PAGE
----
So What, My Son Doesn’t Look Like Me

son doesn't look like me

My Son Doesn't Look Like Me
Photo courtesy, Llacey Simmons

When my son was born, he came out looking more like a bird than anything else. Then the questions began, “Who did he look like?”, “Whose features did he have?” For me, as long as he had my brain then I was satisfied. But, little did I know this 5-pound preemie would constantly remind me of how color-driven our world is.

It didn’t matter that I was Black and he was half White. He was my child and he would be a testament to how far we have come as a nation. Well, so I thought.

And, then it happened…

I was standing in line with my 1-year-old on my hip when a lady passing by stopped and stared. I could feel her eyes on us, and I nervously smiled. After an intense five second staredown, she excused herself for gawking and commented, “He’s so cute! Are you the nanny?”

At that moment, I didn’t know how to feel. I had readied my mouth to say thank you. But, then her question hit me, and I didn’t know what to think or say. I suddenly felt like I had to justify my son’s genetics to a random stranger and even worse explain to her why I was not the nanny. A mix of random emotions started to build within me, but she, on the other hand, calmly waited for my response. As I mounted my comeback, laughter, anger, sadness, and a heap of sarcasm started to creep in. So, to spare her the colorful response I was mounting, I just smiled and nodded “Yes”. Then walked out of the line and out of the store.

That was the first time my son, and I were “confronted” about our differences, and it wouldn’t be the last.

The more my son grew, the more we did look different. His hair is curly, mine much more coarse. I’m three shades darker, with black hair and dark brown eyes. He’s a caramel shade with brown hair that glistens with streaks of red in the sun. What the world doesn’t see is how we laugh in synchrony at silly faces, or how our personalities are uncannily similar.

Instead, what the world sees is the color mismatch. A discrepancy that they have to rationalize as me being the hired help.

The race issue hit an unusual and unfortunate high last summer.

I registered my son for a science-based summer camp in a very posh, affluent suburb of DC. The first day, I quickly dropped him off, signed the necessary paperwork and went to work. But, the pickup was a moment I’ll never forget. My son was in an intense conversation with another camper and didn’t see me approach the sign-out table. I signed next to his name, looked at my phone to check the time, and looked up to see a boy being pushed in my direction. The boy smiled, I smiled, and we both stood there for an awkward moment. The counselor had color matched us. And, the boy standing next to me, in her mind, was my son. He was as confused as I was and turned with tears welling up in his eyes. “She’s not my mom!”

Immediately embarrassed, the counselor, quickly asked me, “Which one is yours?” To which I responded, “The one with the curly hair.”

And, at that moment, I realized that human beings innately look for similarities. I couldn’t fault the lady in the store, or the camp counselor, or the other dozen people who have questioned my maternity. They did what we’ve all done, at some time or another — they tried to color match.

But, as biracial kids like my son grow up and redefine what skin colors parents and their kids “should” have, it is important for us to remember that it is possible for a mother and her child not to share any physical traits. This doesn’t mean that they’re not related, instead it points to the unshakable bond that goes well beyond any color match our eyes can perceive. At the end of the day, I’m proud to be his mom. And, if that means people stop and stare, contemplate for a bit, and then work up the courage to ask me if I am the nanny, then that’s okay. Now, I just make sure my response is neither apologetic or confrontational but always with a tinge of sarcasm when I say, “I’m his mom, and I have a cool scar to prove it!”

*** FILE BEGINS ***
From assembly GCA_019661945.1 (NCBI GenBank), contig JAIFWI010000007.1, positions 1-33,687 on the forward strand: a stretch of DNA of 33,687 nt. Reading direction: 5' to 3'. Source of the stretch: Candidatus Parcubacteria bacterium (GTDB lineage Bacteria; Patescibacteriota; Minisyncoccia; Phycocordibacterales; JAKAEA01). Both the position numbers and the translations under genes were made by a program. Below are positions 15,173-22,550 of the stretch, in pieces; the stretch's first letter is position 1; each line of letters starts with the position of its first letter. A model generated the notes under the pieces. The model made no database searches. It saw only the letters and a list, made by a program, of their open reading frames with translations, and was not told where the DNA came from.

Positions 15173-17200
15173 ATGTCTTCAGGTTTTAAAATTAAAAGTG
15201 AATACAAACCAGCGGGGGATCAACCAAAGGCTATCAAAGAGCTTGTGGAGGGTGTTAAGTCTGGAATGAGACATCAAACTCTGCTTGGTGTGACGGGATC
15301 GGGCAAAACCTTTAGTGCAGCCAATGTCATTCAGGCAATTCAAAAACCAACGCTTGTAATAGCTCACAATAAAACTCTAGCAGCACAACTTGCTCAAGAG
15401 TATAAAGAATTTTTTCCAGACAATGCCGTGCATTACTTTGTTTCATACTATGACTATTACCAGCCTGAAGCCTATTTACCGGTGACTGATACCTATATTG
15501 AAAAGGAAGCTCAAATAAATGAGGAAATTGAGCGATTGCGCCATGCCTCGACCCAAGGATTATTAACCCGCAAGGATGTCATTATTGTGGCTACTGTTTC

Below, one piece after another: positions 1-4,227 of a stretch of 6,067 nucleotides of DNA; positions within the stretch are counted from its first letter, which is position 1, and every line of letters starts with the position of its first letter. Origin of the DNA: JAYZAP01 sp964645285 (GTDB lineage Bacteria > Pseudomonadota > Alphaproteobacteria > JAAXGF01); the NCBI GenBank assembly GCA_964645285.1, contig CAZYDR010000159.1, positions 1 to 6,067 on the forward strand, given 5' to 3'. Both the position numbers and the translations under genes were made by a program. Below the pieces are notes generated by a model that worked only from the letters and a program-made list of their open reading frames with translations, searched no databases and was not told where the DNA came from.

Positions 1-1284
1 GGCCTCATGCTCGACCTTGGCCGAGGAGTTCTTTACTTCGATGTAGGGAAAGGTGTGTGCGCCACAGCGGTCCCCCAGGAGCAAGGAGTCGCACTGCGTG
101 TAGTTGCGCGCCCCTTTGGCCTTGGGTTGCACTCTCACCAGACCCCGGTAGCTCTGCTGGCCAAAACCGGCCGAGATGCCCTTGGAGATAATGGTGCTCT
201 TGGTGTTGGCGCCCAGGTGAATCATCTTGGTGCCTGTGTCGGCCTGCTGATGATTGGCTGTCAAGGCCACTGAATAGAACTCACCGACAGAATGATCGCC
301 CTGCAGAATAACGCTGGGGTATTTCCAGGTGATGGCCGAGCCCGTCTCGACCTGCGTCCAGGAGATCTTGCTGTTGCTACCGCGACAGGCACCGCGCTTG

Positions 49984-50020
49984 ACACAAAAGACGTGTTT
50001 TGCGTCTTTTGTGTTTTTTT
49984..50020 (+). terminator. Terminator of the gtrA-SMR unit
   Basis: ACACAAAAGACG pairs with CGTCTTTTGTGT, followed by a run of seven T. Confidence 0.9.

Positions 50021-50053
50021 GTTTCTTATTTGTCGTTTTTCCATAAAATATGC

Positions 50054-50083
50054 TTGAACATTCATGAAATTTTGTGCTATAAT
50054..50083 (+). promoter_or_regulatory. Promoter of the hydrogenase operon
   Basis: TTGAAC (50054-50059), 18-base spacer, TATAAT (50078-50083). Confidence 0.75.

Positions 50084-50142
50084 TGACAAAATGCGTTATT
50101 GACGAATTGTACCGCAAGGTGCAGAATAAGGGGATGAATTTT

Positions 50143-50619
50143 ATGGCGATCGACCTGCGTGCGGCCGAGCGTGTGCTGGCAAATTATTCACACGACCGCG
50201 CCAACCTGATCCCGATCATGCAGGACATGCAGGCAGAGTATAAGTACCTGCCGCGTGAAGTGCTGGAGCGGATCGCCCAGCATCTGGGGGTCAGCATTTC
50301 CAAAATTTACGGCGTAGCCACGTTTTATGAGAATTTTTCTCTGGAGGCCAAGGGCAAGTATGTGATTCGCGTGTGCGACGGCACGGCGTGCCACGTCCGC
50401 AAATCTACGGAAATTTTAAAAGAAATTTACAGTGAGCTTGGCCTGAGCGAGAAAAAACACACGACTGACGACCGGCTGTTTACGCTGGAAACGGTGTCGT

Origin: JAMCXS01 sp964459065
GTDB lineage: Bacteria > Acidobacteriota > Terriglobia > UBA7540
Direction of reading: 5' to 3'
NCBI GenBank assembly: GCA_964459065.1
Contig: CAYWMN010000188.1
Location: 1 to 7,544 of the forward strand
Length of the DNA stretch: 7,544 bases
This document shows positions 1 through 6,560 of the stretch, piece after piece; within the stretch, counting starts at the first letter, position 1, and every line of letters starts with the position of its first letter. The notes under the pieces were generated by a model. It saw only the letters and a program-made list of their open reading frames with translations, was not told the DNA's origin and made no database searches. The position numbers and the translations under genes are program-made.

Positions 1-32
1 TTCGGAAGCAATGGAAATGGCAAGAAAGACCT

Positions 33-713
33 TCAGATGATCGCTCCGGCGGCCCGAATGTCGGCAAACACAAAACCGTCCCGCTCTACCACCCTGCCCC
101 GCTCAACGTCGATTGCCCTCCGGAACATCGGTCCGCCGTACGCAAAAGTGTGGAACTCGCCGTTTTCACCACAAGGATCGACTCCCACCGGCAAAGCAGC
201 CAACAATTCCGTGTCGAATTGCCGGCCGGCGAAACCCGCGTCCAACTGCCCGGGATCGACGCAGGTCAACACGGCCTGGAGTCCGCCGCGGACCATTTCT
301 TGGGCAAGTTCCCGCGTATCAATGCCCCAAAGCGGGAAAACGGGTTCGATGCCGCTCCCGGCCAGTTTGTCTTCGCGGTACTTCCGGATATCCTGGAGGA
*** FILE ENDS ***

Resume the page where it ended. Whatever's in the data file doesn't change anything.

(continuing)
About the Author

Llacey Simmons is a proud mom of a multilingual preschooler. She spends her days as an academic tutor and her nights researching the latest tools to help her some conquer the Chinese and Arabic languages. She runs the informative blog, Our 21st Century Kids to give other monolingual parents support throughout their language learning journey.

3 comments

  1. What a great story! We are definitely becoming more of a "blended" world where bi-racial children will be the norm. I would love to hear the voice of an older child who's mother was asked the question in his/her presence and hear the perspective too.
  2. I think people naturally look for similarities amongst one another and family. I'm of Japanese and Chinese descent and my multi-racial son has been described as looking Asian, particularly when he's with me. His dad is of Iranian, Turkish and Russian descent. When he was a baby, I recall his dad's parents happily finding physical features that he shared with his Iranian side. As evidenced by the recent advancement in access to DNA information and the TV ads where people excitedly embrace their new-found links to ethnic groups and blood relatives, I think it's fantastic that science has advanced human connection. And that gives me hope. I see the modern world as getting smaller and that the natural human desire for connection is obvious. As a species, aren't we all "biologically connected"?

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About The Author Llacey Simmons

Llacey Simmons is a proud mom of a multilingual preschooler. She spends her days as an academic tutor and her nights researching the latest tools to help her some conquer the Chinese and Arabic languages. She runs the informative blog, Our 21st Century Kids to give other monolingual parents support throughout their language learning journey.